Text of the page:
Criticism of “The Things They Carried” by Tim O’Brien commentary by Ray Cates

 

American Literature Volume 2 Edited by William E. Cain Copyright 2004 Pearson Education, Inc.  Pages 1107 to 1122

Inside me the whole candy wrapped story by Tim O’Brien is the emotional trama of war.  When you’re 18 or 19 and think you will die any minute, if not tonight at least by tomorrow night.  You want the loud sounds all around to make you fall down, it would look bad to others to crawl and cringe, but it is a centerpiece of survival is to make yourself a smaller target.

This story gets started easy with disposable, everyday things, lists of necessities and choice items and then quickly puts a hand on real emotions, feelings and apprehensions. It all crawls down to the fear factor.

“The Things They Carried” is a sum total of fear, because imagined blood, your blood and that of those around you is often worse than the real sticky stuff.  Every night it is imagined as your gun moves back and forth, and as you fire, or wish you were allowed to fire.  Being around guns, explosives, shells, most in the military know that a fire would not just be a fire, but an explosion if somewhere close is hit.  Americans are not the only people who can hit targets, and those on the other side are also pulling triggers and setting off explosions. 

Page 1118 gets me shaking on the inside when it says, “Now and then, however, there were times of panic, when they squealed or wanted to squeal but couldn’t, when they twitched and made moaning sounds and covered their heads and said Dear Jesus and flopped around on the earth and fired their weapons blindly and cringed and sobbed and begged for the noise to stop.”

I like the way Tim O’Brien in a metafictional way has merged into Jimmy Cross and is thus not just another character in another story, but is really there trudging along dragging a slightly worn dream of Martha and her little rock from the beach, doing the usual military something that truly means nothing to anyone. He doesn’t seem to have any over-riding passion for democracy or saving children, or clear-cut goals of a fictional Purple Heart hero.  He just has his orders, his pistol and his maps and the idea that he is responsible for his men — somehow.

His human love for the college girl gradually becomes as cold as her pebble in his mouth.  Martha appears to him a proper girl who would be a poet without outward passion, like an ice cream dispenser for children that only gives out spinach, while Jimmy is a foot soldier with overreaching dreams of love, love for a girl who looks at him funny when he puts his hand on her leg.  He cries in the foxhole and burns her letters because she had distracted him from the truth of right now –snipers and cut off fingers.  He is teeming hot with guilt that his dreams got Ted Lavender’s head shredded.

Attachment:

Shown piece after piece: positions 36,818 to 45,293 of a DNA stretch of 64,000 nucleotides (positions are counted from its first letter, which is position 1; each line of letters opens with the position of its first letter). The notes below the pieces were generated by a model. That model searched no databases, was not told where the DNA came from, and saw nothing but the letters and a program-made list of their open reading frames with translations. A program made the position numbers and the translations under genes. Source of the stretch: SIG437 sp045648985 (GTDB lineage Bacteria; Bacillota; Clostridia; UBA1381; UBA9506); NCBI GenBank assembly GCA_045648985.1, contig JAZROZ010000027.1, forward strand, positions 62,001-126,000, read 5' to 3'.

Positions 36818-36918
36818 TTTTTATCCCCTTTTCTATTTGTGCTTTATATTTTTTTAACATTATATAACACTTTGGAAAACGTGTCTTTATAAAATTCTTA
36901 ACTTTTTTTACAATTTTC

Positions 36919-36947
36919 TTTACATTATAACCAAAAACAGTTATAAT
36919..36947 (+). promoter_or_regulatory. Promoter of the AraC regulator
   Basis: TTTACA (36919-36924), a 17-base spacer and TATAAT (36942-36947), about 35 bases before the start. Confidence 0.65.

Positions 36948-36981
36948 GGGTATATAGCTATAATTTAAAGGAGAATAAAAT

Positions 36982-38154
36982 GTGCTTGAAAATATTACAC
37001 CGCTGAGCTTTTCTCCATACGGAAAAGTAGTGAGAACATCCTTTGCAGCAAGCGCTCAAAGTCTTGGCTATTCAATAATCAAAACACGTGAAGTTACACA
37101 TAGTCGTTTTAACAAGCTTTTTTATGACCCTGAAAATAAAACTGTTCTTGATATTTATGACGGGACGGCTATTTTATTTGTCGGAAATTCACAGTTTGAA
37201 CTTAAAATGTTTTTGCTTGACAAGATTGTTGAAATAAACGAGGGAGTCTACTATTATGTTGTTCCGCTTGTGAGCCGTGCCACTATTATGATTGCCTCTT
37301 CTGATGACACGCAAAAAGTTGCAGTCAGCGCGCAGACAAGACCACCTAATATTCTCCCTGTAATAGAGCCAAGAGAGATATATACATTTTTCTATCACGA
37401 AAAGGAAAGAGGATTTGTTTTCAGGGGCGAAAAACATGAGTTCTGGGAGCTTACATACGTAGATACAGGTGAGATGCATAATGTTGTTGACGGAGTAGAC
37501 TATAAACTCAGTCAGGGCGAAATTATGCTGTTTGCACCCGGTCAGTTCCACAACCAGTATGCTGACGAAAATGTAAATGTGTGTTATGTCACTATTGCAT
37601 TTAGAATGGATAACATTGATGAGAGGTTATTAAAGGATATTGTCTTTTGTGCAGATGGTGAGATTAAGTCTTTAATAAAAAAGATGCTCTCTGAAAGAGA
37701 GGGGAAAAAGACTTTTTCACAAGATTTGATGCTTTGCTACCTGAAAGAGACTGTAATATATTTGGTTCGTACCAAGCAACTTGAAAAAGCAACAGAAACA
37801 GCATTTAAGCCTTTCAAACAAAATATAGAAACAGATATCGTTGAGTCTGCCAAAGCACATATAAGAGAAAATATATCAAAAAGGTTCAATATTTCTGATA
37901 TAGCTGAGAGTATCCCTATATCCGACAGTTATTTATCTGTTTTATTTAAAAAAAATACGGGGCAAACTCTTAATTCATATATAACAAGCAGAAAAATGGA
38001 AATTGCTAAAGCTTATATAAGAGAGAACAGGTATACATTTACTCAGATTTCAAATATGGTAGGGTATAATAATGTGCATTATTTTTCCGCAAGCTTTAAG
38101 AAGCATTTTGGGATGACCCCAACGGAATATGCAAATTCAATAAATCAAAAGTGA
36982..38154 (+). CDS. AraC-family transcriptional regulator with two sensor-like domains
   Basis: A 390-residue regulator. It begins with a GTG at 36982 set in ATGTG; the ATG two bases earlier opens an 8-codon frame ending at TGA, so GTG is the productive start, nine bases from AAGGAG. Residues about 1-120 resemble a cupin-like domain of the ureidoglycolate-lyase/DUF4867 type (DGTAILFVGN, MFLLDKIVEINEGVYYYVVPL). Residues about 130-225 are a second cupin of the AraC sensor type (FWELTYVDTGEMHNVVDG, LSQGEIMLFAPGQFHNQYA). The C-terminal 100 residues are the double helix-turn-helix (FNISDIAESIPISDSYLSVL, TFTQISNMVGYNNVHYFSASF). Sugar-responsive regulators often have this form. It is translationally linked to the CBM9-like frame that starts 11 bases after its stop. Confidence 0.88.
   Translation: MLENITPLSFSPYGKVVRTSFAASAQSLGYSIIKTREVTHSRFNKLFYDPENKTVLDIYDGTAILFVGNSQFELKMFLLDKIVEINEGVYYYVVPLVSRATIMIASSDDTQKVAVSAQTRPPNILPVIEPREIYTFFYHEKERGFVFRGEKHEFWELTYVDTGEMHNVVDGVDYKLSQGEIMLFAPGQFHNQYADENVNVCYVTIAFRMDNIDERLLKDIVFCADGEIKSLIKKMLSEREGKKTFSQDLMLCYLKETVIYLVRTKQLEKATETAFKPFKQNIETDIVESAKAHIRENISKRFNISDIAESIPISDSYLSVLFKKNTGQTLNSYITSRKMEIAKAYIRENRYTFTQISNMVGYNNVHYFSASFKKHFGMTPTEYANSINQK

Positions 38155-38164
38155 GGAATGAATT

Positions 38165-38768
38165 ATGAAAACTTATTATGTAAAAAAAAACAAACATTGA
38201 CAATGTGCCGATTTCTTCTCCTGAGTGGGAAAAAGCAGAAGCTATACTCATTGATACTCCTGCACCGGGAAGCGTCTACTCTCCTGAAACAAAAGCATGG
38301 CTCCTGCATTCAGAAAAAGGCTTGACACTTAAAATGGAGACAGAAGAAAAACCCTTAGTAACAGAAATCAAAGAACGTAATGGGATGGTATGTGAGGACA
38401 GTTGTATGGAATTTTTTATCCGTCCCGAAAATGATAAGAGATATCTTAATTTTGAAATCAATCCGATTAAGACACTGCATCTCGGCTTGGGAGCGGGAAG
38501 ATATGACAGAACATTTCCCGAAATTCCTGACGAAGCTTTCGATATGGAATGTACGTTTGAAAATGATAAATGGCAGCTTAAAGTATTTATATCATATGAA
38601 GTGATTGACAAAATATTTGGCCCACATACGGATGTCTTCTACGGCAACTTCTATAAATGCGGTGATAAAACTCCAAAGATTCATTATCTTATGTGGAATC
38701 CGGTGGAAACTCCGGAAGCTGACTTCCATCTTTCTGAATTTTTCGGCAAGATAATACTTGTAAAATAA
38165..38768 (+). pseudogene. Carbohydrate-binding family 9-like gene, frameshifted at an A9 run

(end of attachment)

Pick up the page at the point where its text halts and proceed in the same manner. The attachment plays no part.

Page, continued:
The Jimmy Cross story is about a march to nowhere by a bunch of nobodies that no one really cares for.  Martha signs her letters with the word ‘love’ but he knows it isn’t so.  This story is not like World War 2 tales that are meant to sell war bonds.  Vietnam was like Martha –what do you really get if you win?  In one case cold grey eyes, a girl with another man’s shadow in her picture and a supposed virgin. A poet who does not feel love for Jimmy, or at least fails to express it the ways women usually do when your far away and can’t get them pregnant.  When I was 19 and far away a little lipstick on the letter and perfume smells was good for my morale, and made me think, ‘Wow! I can’t wait to get back.  Just a plain ‘Love’ at the end would be a kind of obligation letter, maybe  her mother told her she should write to the poor slob in Vietnam.

With Vietnam the native people hated the French but acted French then never asked for or wanted anything American unless they could move to the U.S.A.  We went there as in Korea, Afghanistan, and Iraq without any will to win anything.  The plain truth is that if you don’t want a Martha, well you don’t get one.

“The Things They Carried” has no clear message the events are set in a fragmentation order with the most explosive going off last –the emotional burdens.  The story has no moral, or ending.  We as readers get a new reality from the story.  We are humping along with Jimmy as they all carry usual and unusual things and attempt to stay alive.  We learn just enough of Ted Lavender to care that he had his head split open.  But the Alpha Company burns the village of Than Khe because Ted was killed and readers might wonder, ‘How many innocent children were made homeless, and were left in the jungle hating Americans?”

Vietnam was not a religious war and only Kiowa liked to sleep on an open New Testament and Jesus’ name comes up when troops are scared.  The diffuse plot is held together by Jimmy and his dreams of Martha and then how he rid himself of his dream.  The physical things fill out the story.  The emotional weight tears at the heart.

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